Leveraging Employee Loyalty


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04/18/2018
Ken Greer, CMO and Kali Davis, Senior Copywriter - Augeo


How to inspire your team to speak up and share the goodness of your company.

You probably don’t list company advocate as a skills requirement when posting an open position. Admittedly, we don’t either. But we realize that this special skill can be instrumental in building a strong culture. Unified, well-crafted, widely-distributed messages about your workplace or workforce can help turn your internal culture into a significant competitive advantage.

Finding employees can be challenging. Finding “right-fit” employees is even more difficult. That’s where employee advocates can have significant impact. They know your company values and your special sauce for driving success. Their daily interactions with your product, service, and potentially customers, provide rich source material for meaningful, “sharable” stories. Most companies focus on creating employee engagement and fostering loyalty. We believe employee advocacy should be part of that mix. Advocates will reinforce and expand your culture, help you garner more quality recruits and increase “right-fit” retention.

Converting loyalty to advocacy creates cultural leverage.

Every successful company has a valuable group of loyal employees. They work diligently to accomplish company goals, understand what needs to be done, are productive and dedicated. They make significant albeit individual contributions to their respective companies. When headwinds start to blow, or challenges arise, a subset of the loyal employee base become advocates. They dig deeper, they spread feelings of optimism and positivity, they help everyone pull together to get the job done. They become cultural leverage–moving from making personal contributions to making an organizational impact. Employee advocates are the few that can affect the many.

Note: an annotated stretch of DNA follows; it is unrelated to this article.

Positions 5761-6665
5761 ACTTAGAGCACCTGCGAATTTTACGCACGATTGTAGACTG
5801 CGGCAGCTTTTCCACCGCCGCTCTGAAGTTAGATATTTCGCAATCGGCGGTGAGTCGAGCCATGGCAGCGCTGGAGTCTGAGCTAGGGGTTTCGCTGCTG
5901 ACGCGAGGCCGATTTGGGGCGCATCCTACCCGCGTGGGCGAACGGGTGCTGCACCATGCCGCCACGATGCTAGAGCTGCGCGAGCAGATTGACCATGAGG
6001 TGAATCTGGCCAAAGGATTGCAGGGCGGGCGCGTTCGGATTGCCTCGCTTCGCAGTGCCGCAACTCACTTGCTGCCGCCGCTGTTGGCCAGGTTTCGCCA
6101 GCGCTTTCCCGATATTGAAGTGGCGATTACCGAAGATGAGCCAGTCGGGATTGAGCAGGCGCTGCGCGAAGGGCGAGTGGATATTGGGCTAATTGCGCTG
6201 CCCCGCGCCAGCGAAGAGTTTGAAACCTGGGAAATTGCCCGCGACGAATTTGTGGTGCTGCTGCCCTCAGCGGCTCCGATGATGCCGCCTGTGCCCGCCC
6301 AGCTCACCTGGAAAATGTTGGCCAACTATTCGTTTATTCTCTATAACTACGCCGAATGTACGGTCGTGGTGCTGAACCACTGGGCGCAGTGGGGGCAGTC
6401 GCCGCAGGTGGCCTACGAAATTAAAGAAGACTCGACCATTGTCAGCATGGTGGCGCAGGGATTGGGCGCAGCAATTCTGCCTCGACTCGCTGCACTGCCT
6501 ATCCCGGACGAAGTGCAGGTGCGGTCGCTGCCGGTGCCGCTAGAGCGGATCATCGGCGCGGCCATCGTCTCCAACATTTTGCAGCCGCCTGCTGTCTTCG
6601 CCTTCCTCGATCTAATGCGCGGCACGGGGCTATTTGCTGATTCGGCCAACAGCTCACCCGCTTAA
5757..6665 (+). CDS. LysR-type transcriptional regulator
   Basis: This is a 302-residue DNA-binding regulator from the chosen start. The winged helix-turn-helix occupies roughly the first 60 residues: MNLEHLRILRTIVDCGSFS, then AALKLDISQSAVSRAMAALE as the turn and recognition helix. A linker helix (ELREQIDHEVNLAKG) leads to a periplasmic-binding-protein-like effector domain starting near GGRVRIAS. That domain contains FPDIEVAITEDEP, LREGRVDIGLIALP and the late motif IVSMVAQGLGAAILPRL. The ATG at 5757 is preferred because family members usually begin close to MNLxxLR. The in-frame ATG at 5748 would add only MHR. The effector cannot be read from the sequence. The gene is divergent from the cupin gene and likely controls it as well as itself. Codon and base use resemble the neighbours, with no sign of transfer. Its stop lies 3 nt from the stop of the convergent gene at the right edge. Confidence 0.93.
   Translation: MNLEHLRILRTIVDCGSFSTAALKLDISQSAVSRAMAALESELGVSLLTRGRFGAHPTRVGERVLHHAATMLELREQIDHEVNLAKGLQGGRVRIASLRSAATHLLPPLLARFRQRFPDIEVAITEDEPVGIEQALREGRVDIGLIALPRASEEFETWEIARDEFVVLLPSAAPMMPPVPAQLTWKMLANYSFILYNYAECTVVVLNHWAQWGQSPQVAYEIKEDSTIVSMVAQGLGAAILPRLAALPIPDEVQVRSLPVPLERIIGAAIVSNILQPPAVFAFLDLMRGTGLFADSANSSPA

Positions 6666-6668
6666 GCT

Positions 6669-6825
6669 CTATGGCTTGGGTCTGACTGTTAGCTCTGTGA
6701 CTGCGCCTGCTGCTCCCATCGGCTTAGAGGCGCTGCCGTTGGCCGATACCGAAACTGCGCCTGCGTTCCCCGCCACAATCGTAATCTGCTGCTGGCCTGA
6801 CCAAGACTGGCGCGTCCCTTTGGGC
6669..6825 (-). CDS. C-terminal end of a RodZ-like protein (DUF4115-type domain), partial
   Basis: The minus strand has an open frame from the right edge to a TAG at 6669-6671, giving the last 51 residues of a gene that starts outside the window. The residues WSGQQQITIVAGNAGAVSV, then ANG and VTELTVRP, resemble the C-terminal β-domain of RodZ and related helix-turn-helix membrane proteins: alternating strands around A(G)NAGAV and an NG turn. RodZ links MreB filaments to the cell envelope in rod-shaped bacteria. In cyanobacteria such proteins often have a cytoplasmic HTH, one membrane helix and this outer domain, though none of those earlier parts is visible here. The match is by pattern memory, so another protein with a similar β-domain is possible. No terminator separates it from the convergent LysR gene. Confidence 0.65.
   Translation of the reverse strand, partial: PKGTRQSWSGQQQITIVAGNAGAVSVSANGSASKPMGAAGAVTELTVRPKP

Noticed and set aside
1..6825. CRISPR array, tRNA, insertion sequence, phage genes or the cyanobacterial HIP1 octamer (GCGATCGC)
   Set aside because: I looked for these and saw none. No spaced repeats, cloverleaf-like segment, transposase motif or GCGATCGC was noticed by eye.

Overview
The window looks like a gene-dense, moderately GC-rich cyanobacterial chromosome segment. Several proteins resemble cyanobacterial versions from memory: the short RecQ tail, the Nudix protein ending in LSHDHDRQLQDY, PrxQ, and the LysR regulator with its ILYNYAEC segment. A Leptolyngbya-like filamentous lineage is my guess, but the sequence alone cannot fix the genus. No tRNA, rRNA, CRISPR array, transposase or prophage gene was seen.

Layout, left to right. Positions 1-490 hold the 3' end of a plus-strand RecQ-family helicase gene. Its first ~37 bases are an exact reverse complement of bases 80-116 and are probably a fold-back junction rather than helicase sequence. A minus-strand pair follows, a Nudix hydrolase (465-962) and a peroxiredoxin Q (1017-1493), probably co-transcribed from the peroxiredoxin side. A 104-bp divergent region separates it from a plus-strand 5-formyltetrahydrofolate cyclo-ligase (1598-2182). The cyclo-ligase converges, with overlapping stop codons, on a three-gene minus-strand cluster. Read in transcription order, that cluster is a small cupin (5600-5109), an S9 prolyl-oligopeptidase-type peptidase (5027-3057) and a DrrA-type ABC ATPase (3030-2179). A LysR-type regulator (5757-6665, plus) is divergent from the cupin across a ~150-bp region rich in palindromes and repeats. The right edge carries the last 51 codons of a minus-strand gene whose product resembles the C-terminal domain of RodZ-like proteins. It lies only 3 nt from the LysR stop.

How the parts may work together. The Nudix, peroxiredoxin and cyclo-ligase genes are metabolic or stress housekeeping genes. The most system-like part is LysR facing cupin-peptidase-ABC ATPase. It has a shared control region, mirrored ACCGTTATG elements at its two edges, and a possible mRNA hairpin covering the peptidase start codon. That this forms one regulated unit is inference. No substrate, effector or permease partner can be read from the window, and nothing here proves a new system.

They can help turn around negative situations and draw others in as they celebrate success. More employees will get on board when one advocate has already taken the step. A chorus singing your company’s praises is more valuable than a soloist, no matter how beautiful the lyrics. Most certainly, loyal employees should be rewarded, but employee advocates are where the real leverage is found.

Reverberation inside and out.

As you develop an employee advocacy strategy it’s important to consider both the communication (the messages) and the channel (internal or external). Guiding employee advocates to develop a common script will result in more compelling outcomes. As the “advocate chorus” reaches various audiences, internal or external, it is important that the voices harmonize properly. Help your “hyper loyal” employees understand which messages are most important and how their “tone” might be modulated for internal vs. external audiences. For many employees, loyalty comes naturally, advocacy however, is a learned skill. Orchestrated internal advocacy results in the workforce feeling more connected to a common culture and externally can help with public company perception and important recruiting activities.

Keep it organic. Generically Modified Orators (GMO’s) aren’t good for business.

One key to successful employee advocacy is NOT telling people WHAT to say but rather helping them to understand WHY advocacy is important and HOW it contributes to company success. Most likely they have not thought about advocacy as a “skill”. Talking about the company simply comes naturally. Be upfront about why you’re doing advocacy training so they can appreciate your intent—to recruit and retain people like them! Help them recognize that while advocacy benefits the company, correspondingly, it benefits their future as well.

Conclusion
It’s never too soon to start grooming your employees for this important task. Have honest conversations with them and explain how everyone will reap the benefits of a more unified message about the company. And don’t stop at discussing this with your current employees. Potential hires can also be enlisted into advocacy as you make them aware that you value their voice and appreciate their suggestions–no matter what the result of their application. The more advocates the better, no matter where they come from. So yes, perhaps we should all rethink our “required skills” when hiring to include company advocate. Let’s get more employees excited about the soapbox and together we’ll all climb to the top.